HONG KONG, Apr 22 – Consumers will increasingly demand textiles and tableware products that reflect nature and connections with communities, according to leading consumer, fashion and design trends forecasting company WGSN. The “WGSN TrendTalk: Houseware & Home Textiles 2018 Forecast” presented findings Thursday (20 April) during the HKTDC Hong Kong Houseware Fair, the largest fair of its kind in Asia.
The event at the Hong Kong Convention and Exhibition Centre is organised by the Hong Kong Trade Development Council (HKTDC) and runs until April 23. Leading the seminar was WGSN Senior Editor Anupreet Bhui. From the company’s Hong Kong office, Ms Bhui focuses on consumer insights, marketing and product ideation. She has more than 14 years of experience working for clients such as Givenchy, 7 For All Mankind, Evisu and Rock & Republic.
Ms Bhui described four key themes likely to influence a consumer’s path to purchase in 2018. At the heart of the WGSN forecast was a notion that consumers carefully consider their purchases, and want a streamlined lifestyle that is closer to nature. Ms Bhui said buyers were prepared to pay a premium for high-quality products – particularly if they were well-made and incorporated cultural elements or a tradition.
“If you look at how the trends are perceived for 2018, you will see there that there is actually an extreme shift underway in how consumers are behaving and how lifestyles are changing,” Ms Bhui told the seminar. Consumers were polarised, she said, between a more minimalist approach to living that references elements of nature and kinship, or a more colourful approach that references elements of technology and urbanisation.
– Slow Futures
Ms Bhui described the first of the four leading trends for 2018 as “Slow Futures” – a calm, clean-looking, minimalist approach to life. The trend would be driven by a need to de-clutter complicated modern lives and to retreat in order to make sense of the information that flows around us. Consumers were increasingly looking to the past to determine the future, which has created a “less-is-more” approach to their purchases.
“As we move forward, we feel consumers are looking for design that is going to stay with them,” she said. Purchases tended to be well-made and more likely to impact on a consumer’s life over a longer period of time, Ms Bhui added, saying that natural features would often be attached to a product. For example, she described prints and patterns that reference geological formations, textures that mimic the appearance of scorched earth, or a pastel adapted from a swirl in a piece of stone.
A second trend that is forecast to emerge next year, “Kinship” is seen by WGSN as a celebration of globalisation and of a connected community. Ms Bhui said consumers attracted to this trend sought to mix and match traditions from different cultures and from periods in time to create their own aesthetic. Natural fibres and colours had become signatures of this emerging trend, Ms Bhui said.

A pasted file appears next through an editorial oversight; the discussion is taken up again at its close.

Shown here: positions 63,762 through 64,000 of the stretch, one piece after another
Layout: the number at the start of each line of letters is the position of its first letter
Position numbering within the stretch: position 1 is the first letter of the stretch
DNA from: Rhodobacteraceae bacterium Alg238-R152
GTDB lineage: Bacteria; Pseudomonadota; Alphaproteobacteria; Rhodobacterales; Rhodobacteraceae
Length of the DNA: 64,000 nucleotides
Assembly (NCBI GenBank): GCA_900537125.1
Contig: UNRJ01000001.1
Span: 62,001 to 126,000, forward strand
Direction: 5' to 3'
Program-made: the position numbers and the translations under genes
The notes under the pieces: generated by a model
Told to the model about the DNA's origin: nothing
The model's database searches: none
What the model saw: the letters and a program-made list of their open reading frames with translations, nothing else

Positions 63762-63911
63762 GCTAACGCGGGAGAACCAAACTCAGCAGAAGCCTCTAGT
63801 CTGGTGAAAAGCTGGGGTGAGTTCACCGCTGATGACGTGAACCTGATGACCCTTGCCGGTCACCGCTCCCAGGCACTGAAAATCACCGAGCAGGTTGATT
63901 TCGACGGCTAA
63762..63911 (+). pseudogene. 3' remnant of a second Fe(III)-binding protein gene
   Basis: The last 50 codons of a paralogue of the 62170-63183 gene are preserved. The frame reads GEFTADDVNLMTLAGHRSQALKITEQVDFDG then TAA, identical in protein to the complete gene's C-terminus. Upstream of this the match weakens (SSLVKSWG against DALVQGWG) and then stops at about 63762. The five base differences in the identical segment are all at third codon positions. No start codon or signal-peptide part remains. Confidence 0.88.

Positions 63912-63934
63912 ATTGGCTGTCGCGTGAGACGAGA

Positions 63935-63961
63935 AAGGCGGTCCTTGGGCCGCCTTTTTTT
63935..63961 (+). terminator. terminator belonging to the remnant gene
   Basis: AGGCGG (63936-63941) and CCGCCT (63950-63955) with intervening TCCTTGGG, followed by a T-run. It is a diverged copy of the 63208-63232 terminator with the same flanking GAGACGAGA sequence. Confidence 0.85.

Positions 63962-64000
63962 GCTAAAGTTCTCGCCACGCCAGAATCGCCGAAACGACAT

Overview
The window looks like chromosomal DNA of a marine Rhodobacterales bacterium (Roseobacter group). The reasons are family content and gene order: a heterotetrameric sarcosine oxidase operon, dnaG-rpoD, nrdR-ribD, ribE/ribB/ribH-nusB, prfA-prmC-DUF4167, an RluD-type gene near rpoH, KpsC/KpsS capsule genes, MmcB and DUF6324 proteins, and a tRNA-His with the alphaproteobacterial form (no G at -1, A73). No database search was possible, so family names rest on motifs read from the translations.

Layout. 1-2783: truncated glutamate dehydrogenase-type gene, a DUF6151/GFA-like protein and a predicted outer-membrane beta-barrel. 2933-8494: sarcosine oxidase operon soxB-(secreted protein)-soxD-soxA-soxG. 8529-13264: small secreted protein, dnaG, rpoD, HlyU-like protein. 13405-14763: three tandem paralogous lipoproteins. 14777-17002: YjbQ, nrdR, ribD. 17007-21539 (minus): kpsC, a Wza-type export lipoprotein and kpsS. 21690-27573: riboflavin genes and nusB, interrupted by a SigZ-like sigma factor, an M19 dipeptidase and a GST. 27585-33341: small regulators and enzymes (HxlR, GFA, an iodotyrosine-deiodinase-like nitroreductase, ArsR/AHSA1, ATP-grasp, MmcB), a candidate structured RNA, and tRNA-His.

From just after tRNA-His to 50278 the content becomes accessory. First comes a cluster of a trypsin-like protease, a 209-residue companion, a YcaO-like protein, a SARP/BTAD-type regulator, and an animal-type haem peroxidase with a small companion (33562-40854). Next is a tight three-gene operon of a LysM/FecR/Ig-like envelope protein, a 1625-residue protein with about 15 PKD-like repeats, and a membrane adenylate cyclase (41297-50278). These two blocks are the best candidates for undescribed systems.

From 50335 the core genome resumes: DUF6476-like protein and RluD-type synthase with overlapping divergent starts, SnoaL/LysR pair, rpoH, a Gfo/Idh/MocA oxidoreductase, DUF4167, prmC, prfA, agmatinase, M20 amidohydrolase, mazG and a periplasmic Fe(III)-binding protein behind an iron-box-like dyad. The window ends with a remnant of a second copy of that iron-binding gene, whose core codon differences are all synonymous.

Soft indigo colours, rope, sea grass, nautical themes and sandy tones were being used as inspirations and, in combination with design influences from the Middle East and South America, created texture, context and originality in fabrics. The idea of sharing cultures and the demand for unique products, she said, has spurred the development of crafted collaborations between multinational retailers, such as Muji and Ikea, and independent or emerging designers.
A “story about exploration” – about bright and exotic looks – summed up the third trend identified by WGSN. Ms Bhui called the trend “Psychotropical” and predicted it would give rise to products that are exceptionally bright, decorated in rainbows of colour, and blended with flora and fauna motifs. “People want to experience a holiday in a far off space without the travel, which is changing the way cocktails and food are served, for example,” Ms Bhui explained.
A trend to dark-green backgrounds, for example, would lend itself to vivid colour contrasts and the integration of more natural elements – think feathers and wings – in lifestyle products for spring and summer 2018, she said. The use of dramatic lighting, fantasy and mystery created an ethereal space that catered to the notion of escapism. Against these moody settings, designers had the opportunity to create contrasts with iridescent colour, high-gloss surfaces and psychedelic imagery.
– Youth Tonic
The final concept identified in the WGSN Trendtalk seminar dealt specifically with younger consumers. Ms Bhui told the audience this demographic wanted to inject an element of self-expression in the products they used. “For these consumers, it is less about telling people what to do with a product… but about giving them the open space where they can actually be a part of the design process themselves, and then they can modulate the product based on their particular needs,” she said.
Designers could also consider the world of animation, virtual reality and urban lifestyles when creating products for these consumers. Products might also reference the urban environment, the architecture of cities, straight lines, geometric patterns, vivid colour-blocking and functional materials that had a tactile quality.
The event was part of the 32nd HKTDC Hong Kong Houseware Fair, which takes place alongside the 8th HKTDC Hong Kong International Home Textiles and Furnishings Fair. The two fairs bring together more than 2,500 exhibitors from 28 countries and regions.